The last piece of the puzzle is to look at the UI and make sure we like the layout and add any additional information for the end user. You will want to make sure you view your interface designer in Alteryx Designer:




I also like to make sure the interface designer is always visible (personal preference) and put it with my results pane:




Now that we have Interface Designer present, we will look at the design of the interface and one setting so we can test in designer specifically.


The first tab in interface designer shows us the UI without any interaction so we can modify how it looks. The order of things, building features inside one another (see in our future app build blogs), and adding additional groupings or text.




I want to add additional text to give the end user some instructions for how to use this app. To do this we will first hit add and then label. Once a label is inserted, use the arrow keys on the right hand side to move it to the top.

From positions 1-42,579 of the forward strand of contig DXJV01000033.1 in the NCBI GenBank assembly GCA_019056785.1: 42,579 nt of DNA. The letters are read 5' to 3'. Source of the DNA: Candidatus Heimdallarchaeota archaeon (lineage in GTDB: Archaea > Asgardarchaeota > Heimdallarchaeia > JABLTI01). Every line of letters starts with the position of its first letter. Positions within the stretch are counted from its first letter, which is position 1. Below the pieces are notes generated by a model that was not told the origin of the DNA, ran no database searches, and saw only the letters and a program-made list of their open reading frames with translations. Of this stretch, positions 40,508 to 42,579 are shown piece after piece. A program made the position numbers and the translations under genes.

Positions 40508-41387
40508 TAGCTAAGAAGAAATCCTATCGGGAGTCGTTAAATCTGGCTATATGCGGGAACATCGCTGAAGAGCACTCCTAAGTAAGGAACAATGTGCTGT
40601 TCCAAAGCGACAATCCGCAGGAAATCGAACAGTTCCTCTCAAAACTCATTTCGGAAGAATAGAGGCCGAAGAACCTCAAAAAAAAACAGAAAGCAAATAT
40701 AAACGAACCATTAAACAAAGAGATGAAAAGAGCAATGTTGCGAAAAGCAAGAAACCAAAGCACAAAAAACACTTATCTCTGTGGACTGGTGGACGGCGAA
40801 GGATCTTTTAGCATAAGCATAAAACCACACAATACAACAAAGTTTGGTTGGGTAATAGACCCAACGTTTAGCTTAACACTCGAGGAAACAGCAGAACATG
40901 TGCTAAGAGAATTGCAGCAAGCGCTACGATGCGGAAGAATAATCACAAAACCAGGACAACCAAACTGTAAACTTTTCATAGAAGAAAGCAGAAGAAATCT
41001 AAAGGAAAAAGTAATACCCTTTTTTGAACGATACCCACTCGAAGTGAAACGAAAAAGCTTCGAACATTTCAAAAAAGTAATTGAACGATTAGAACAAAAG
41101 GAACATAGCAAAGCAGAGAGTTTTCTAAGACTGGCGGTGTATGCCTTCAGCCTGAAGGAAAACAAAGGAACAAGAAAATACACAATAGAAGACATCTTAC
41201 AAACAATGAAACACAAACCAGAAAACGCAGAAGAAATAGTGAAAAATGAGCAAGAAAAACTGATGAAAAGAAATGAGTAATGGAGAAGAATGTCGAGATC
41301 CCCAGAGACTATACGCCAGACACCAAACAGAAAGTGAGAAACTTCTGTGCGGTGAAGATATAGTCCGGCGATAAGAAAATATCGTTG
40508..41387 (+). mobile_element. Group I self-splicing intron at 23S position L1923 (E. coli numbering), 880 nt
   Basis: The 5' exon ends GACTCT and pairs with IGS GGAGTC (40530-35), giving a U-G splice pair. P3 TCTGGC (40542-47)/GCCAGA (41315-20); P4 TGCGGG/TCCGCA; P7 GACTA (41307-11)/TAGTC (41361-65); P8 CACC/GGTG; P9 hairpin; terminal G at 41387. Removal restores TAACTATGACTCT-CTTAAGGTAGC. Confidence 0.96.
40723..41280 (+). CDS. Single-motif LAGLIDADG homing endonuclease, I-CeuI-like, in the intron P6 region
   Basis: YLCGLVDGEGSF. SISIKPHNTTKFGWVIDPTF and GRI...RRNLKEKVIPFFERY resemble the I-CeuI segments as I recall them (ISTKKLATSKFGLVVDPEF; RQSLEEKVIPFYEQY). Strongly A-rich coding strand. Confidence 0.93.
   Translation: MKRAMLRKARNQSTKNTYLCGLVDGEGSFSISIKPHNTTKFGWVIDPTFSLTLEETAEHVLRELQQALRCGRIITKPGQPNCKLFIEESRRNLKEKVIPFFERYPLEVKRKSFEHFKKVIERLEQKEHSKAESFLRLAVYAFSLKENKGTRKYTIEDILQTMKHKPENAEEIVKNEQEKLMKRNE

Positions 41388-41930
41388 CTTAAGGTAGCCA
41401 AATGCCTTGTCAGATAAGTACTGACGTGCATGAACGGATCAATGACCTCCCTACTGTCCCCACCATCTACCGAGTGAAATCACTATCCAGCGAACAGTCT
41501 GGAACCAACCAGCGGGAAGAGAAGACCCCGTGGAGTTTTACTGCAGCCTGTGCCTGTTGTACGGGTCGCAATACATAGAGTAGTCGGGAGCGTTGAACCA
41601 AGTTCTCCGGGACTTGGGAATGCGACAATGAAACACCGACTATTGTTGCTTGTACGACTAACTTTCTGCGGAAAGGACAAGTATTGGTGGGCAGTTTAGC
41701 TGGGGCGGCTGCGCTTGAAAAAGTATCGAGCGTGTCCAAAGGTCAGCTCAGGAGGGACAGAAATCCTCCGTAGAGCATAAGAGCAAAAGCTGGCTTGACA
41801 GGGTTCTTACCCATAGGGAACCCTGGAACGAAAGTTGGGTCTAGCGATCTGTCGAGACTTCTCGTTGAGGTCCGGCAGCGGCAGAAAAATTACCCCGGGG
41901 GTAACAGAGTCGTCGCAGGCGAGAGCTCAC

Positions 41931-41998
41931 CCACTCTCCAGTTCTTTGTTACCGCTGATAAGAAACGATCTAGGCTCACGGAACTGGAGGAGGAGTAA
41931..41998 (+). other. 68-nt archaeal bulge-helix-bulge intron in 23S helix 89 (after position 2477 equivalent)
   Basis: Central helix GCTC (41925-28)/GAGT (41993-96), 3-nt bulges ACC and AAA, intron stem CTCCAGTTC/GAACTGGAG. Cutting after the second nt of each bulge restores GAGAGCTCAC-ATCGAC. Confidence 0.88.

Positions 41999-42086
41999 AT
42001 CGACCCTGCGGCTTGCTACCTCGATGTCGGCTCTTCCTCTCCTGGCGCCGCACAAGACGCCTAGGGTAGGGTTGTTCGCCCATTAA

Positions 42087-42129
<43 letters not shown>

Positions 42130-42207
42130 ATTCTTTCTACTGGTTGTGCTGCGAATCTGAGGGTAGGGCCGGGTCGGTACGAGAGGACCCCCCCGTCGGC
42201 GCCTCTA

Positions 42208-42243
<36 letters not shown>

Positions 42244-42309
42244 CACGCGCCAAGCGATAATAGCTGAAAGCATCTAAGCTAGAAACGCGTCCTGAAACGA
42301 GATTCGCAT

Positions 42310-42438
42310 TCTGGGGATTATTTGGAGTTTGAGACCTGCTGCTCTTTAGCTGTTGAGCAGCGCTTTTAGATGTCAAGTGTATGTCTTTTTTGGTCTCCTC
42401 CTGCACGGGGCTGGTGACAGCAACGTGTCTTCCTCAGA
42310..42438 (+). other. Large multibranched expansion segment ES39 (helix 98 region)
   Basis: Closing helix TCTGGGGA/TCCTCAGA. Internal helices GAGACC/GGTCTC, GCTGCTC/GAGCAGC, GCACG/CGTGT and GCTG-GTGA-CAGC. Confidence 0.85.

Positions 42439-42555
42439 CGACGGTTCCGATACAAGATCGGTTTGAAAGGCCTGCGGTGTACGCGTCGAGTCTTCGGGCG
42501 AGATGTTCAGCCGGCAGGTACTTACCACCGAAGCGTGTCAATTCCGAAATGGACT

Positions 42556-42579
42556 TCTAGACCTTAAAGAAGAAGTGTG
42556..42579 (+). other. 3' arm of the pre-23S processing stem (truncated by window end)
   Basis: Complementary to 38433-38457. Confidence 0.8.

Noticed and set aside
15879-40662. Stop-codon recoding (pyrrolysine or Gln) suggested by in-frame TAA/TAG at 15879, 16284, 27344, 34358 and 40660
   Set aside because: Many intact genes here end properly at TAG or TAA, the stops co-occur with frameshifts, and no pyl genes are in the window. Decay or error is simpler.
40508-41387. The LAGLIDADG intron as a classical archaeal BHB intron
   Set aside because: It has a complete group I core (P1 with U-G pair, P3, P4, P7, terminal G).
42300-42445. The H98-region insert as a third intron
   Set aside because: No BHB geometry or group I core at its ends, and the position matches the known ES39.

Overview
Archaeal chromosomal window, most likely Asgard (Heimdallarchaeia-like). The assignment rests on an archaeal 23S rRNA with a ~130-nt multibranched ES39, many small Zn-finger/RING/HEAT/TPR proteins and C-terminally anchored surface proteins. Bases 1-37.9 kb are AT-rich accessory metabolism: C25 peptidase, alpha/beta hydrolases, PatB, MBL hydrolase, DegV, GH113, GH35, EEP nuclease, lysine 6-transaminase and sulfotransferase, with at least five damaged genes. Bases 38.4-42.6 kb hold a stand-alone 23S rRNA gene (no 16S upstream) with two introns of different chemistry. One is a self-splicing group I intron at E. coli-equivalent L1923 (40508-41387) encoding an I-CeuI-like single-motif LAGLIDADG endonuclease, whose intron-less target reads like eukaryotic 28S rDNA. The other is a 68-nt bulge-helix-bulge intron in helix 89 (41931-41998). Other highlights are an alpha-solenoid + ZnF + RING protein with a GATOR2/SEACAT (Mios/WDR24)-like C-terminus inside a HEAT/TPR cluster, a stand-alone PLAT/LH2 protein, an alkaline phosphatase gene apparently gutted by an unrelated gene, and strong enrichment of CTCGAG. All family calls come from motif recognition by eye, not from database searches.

Add any flavor text you would like and you can see mine below:





Above I highlighted the tab name as I clicked on it and changed it to say Gas Price Input versus saying Questions.


One last edit we want to make (so you can test the app and see output is in the properties pane of the interface designer (the gear icon). Once there, the only change needed is to ensure the Browse results are displayed upon a successful run (see below):




Depending on how many tools you put into your canvas (and how many Browses) you will need to make sure the ending Browse is the one that is displayed.


Beyond those changes, feel free to add/modify/adjust as you see fit and enjoy playing around with the UI, workflow, etc to show different analyses based on gas prices. Please comment on this post with what you build! I would love to see what different people come up with. The next app build will be an app that allows a user to input a set day count pre-holiday to analyze sales trends. See you then!